STORRS, Conn. (AP) — Financial aid has traditionally been seen as a lifeline for poor students at public colleges. But it is increasingly being used to attract students from more affluent families.
In competition with private schools and other public universities, the state schools are using the money to lure the most qualified students, raise average test scores and entice students from high-income families who can pay the rest of the full sticker price.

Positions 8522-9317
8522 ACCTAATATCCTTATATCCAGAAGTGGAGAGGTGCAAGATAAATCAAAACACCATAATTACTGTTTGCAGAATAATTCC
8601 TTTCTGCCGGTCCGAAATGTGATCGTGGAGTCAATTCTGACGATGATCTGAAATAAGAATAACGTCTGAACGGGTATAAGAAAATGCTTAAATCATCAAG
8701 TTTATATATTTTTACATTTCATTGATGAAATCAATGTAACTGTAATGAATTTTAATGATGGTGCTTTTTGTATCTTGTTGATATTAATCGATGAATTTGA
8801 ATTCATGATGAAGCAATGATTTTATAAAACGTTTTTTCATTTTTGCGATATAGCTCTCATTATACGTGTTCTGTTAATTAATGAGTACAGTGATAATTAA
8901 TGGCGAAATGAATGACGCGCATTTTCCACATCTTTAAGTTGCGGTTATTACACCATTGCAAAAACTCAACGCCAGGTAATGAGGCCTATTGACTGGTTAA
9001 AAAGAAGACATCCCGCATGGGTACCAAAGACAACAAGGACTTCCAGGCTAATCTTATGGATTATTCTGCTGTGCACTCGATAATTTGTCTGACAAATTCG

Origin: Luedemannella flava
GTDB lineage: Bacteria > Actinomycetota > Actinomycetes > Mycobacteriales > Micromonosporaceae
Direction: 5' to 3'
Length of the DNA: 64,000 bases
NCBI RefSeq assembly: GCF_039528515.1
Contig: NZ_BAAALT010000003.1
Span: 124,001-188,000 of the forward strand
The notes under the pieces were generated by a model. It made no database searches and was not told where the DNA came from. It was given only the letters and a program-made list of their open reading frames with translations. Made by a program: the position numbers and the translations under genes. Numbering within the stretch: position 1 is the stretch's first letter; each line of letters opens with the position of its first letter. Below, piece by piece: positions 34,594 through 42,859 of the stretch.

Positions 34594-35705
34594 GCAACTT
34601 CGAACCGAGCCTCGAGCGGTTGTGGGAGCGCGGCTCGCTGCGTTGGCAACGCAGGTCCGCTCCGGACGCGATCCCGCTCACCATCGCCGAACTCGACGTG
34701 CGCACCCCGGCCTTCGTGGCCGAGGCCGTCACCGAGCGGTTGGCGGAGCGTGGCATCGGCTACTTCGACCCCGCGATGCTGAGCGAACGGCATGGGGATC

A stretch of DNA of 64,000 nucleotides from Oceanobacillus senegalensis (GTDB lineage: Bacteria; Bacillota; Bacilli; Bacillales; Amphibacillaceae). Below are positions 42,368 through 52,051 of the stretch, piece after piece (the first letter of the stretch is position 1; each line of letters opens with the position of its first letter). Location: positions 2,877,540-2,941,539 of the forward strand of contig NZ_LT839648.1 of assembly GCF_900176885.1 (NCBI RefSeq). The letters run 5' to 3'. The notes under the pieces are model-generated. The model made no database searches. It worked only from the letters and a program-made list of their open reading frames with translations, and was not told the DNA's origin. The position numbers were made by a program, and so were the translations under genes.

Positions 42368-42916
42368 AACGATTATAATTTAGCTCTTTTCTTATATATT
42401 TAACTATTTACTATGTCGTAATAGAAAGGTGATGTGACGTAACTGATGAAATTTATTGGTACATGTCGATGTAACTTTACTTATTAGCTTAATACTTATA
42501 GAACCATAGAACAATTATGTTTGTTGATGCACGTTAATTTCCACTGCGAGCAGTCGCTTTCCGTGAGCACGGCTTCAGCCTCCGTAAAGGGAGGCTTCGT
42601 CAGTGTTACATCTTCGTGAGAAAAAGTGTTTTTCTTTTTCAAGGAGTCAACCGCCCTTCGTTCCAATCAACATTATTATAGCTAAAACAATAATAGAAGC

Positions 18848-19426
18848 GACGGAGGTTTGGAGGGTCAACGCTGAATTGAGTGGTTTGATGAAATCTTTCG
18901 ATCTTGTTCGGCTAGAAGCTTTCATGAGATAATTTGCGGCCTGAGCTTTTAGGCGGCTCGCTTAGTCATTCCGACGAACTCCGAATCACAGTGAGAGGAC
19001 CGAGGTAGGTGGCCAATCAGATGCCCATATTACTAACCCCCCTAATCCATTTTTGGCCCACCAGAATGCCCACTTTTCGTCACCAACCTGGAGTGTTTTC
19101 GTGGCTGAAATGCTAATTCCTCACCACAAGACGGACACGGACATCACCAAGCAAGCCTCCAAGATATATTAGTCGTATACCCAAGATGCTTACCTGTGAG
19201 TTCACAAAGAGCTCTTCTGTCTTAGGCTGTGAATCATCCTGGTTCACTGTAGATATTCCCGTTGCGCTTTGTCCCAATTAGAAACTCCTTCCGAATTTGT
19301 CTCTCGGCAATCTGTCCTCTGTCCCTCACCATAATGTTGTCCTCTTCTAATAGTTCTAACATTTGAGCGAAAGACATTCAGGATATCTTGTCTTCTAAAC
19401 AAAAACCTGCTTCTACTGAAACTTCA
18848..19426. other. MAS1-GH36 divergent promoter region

It’s a shift that has helped state universities cope with declines in state funding for higher education.
Critics say state schools are effectively punishing the poor, making it harder for them to attend college at a time when the gap between tuition costs and what families can reasonably afford is only growing.
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